Birdwood took effective command of the Australian Imperial Force, i.e. all Australian Forces in May 1915 while still commanding Allied troops on the ground at Gallipoli. He launched a major attack on the Turks in August 1915 (the Battle of Sari Bair) but still failed to dislodge them from the peninsula. Notwithstanding this he was the only corps commander opposed to abandoning Gallipoli. He was promoted to the permanent rank of lieutenant-general on 28 October 1915 and given command of the newly formed Dardanelles Army: the one outstanding success of the campaign was the evacuation led by Birdwood, which took place in December 1915 and January 1916, when the entire force was withdrawn before any Turkish reaction.
In February 1916 the Australian and New Zealand contingents, back in Egypt, underwent reorganisation to incorporate the new units and reinforcements that had accumulated during 1915: the Australian and New Zealand Army Corps was replaced by two corps, I ANZAC Corps and II ANZAC Corps, and Birdwood reverted to the command of II ANZAC Corps. When I ANZAC Corps became the first to depart for France, Birdwood, as senior corps commander, took over command. During early 1916 Birdwood advocated for the formation of an Australian and New Zealand Army or a Dominion Army also including Canadian forces under his command, but this did not occur.
Birdwood was promoted to the permanent rank of full general on 23 October 1917 with command of a formation then known as the Australian Corps in November 1917. He was also appointed aide-de-camp general to the King on 2 November 1917 and given command of the British Fifth Army on 31 May 1918 and led the Army at the liberation of Lille in October 1918 and at the liberation of Tournai in November 1918.
After the war
Birdwood was made a Baronet, of Anzac and of Totnes, in the County of Devon, on 29 December 1919. He toured Australia to great acclaim in 1920 and then became general officer commanding the Northern Army in India later that year. He was promoted to field marshal (with the corresponding honorary rank in the Australian Military Forces) on 20 March 1925 and, having been appointed a Member of the Executive Council of the Governor-General of India in July 1925, he went on to be Commander-in-Chief, India, in August 1925.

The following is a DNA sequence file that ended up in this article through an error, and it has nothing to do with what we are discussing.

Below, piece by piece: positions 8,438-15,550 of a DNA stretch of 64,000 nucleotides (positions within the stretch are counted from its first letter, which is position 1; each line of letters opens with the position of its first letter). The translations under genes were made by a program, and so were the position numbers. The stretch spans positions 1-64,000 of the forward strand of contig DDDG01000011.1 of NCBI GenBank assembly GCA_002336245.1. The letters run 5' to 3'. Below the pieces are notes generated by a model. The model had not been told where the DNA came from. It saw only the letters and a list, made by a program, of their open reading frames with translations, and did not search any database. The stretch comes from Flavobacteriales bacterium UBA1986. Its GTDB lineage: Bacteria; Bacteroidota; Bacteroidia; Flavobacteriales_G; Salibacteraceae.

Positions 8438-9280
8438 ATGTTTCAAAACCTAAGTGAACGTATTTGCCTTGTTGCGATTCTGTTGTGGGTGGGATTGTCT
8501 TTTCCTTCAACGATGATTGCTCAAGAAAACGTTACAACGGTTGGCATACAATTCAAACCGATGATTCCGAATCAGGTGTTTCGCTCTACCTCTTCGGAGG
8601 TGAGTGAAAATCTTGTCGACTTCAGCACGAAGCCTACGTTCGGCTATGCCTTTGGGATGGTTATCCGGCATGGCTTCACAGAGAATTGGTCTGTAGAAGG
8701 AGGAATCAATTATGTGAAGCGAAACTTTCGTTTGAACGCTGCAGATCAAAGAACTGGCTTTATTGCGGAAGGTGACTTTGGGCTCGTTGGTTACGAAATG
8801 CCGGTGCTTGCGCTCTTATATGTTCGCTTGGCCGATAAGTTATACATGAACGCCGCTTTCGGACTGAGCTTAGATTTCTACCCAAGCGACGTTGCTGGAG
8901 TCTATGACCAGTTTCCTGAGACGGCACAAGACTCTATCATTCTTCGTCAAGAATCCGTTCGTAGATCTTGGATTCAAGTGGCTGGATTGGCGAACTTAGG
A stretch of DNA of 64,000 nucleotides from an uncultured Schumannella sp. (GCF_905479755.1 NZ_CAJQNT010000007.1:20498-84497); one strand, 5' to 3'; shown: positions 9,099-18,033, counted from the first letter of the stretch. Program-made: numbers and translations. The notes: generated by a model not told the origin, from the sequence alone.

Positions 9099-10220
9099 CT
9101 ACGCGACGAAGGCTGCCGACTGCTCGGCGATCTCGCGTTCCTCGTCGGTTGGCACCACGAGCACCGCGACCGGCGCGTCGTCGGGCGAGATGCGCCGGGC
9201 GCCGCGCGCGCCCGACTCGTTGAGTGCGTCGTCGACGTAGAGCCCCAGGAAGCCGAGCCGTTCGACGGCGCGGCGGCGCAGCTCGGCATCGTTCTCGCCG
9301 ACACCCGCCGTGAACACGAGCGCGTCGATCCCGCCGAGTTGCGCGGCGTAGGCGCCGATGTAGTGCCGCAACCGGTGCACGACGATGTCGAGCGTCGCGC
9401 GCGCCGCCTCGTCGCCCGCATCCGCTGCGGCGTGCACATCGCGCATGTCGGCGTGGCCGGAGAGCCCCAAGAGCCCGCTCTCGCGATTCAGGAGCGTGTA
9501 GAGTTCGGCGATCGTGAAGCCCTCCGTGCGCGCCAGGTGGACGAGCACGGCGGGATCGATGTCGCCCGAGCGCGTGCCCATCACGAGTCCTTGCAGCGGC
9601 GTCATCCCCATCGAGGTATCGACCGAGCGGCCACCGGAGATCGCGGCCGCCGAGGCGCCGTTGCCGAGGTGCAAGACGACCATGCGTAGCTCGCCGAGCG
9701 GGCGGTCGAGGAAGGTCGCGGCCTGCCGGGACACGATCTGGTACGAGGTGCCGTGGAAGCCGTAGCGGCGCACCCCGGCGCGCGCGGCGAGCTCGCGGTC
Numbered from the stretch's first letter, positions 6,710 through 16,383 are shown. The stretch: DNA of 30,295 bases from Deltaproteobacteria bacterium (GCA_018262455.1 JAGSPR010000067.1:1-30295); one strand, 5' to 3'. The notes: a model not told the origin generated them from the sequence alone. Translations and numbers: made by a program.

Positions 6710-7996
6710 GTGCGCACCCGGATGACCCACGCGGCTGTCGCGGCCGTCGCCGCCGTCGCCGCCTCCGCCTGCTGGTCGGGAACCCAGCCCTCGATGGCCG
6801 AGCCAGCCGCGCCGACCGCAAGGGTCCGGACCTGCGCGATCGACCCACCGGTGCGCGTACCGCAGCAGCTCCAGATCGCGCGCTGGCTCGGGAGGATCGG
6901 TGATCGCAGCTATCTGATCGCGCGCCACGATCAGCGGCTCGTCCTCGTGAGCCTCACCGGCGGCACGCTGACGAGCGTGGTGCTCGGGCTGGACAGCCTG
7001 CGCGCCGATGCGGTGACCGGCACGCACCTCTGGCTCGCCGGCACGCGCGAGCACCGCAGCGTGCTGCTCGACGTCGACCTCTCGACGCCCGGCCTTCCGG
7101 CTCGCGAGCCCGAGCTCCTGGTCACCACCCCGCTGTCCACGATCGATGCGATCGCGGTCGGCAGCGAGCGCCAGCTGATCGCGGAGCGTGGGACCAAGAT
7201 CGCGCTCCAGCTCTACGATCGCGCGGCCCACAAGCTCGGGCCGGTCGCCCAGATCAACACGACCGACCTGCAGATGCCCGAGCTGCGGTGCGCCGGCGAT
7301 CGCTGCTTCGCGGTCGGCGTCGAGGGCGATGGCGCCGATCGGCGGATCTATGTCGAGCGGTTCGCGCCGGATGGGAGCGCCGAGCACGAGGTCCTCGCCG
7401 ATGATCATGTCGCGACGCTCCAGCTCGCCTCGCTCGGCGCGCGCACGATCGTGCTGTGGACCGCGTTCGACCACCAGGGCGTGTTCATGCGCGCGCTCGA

After leaving the service in 1930, Birdwood made a bid to become Governor-General of Australia. He had the backing of the King and the British government. However, the Australian Prime Minister James Scullin insisted that his Australian nominee Sir Isaac Isaacs be appointed. Instead, Birdwood was appointed Master of Peterhouse, Cambridge on 20 April 1931 and Captain of Deal Castle in 1934. In 1935 he wrote for the Western Australian distance education magazine Our Rural Magazine claiming that he had two granddaughters making good use of distance courses for educational purposes. In May 1936, he returned to Gallipoli aboard RMS Lancastria and visited war memorials on the peninsula. He retired from academic work in 1938.
In retirement Birdwood was Colonel of the 12th Royal Lancers (1920–1951), the 6th Gurkha Rifles (1926–1951), and the 75th (Home Counties) (Cinque Ports) Heavy Anti-Aircraft Regiment, Royal Artillery (1939–1951). In January 1936 he attended the funeral of King George V and in May 1937 he was present for the coronation of King George VI. He was raised to the peerage in recognition of his wartime service as Baron Birdwood, of Anzac and of Totnes in the County of Devon, on 25 January 1938.
His autobiography Khaki and Gown (1941) was followed by In my time: recollections and anecdotes (1946). Lord Birdwood died at Hampton Court Palace, where he lived in grace-and-favour apartments, on 17 May 1951. He was buried at Twickenham Cemetery with full military honours. The Australian Government still pays for the upkeep of his grave.
Honours and awards
- Knight Grand Cross of the Order of the Bath (GCB) – 1 January 1923 (KCB: 4 June 1917; CB: 19 June 1911)
- Knight Grand Commander of the Order of the Star of India (GCSI) – 1 January 1930 (KCSI: 1 January 1915; CSI: 1 January 1910)
- Knight Grand Cross of the Order of St Michael and St George (GCMG) – 1 January 1919 (KCMG: 3 June 1915)
- Knight Grand Cross of the Royal Victorian Order (GCVO) – 11 May 1937
- Companion of the Order of the Indian Empire (CIE) – 1 January 1908
- Companion of the Distinguished Service Order (DSO) – 14 August 1908
- Knight of Grace of the Venerable Order of St. John (KStJ) – 21 June 1927
- Croix de Guerre (France), 22 February 1916 and 11 March 1919 (with Palm)
- Grand Officer of the Order of the Crown (Belgium) – 2 November 1916
- Croix de Guerre (Belgium) – 11 March 1918
- Distinguished Service Medal (United States) – 12 July 1919
- Grand Cross of the Order of the Tower and Sword (Portugal) – 21 August 1919
- Grand Cordon of the Order of the Rising Sun (Japan) – 21 January 1921
In 1893 Birdwood married Janetta Bromhead, daughter of Sir Benjamin Bromhead; they had a son and two daughters. His wife died in 1947. The son, Christopher Birdwood (1899–1962), succeeded him as 2nd Baron Birdwood. The elder daughter was Constance 'Nancy' Birdwood, and the younger daughter was Judith Birdwood. Other members of the Birdwood family include Labour minister and peer Christopher Birdwood Thomson (1875–1930), Anglo-Indian naturalist Sir George Birdwood (1832–1917), and Jane Birdwood (1913–2000), the second wife of William Birdwood's son.
The town of Blumberg, South Australia, changed its German name to Birdwood in 1918, and the soldier settlement of Birdwoodton, Victoria was named after Birdwood in 1920. Mount Birdwood in Alberta, Canada also bears his name. Many streets and public spaces in Australia and New Zealand are named or commonly believed to be named after Birdwood, including Birdwood Park in Newcastle West in 1920 and a street in New Lambton in 1919.
Coat of arms
William Birdwood Facts for Kids. Kiddle Encyclopedia.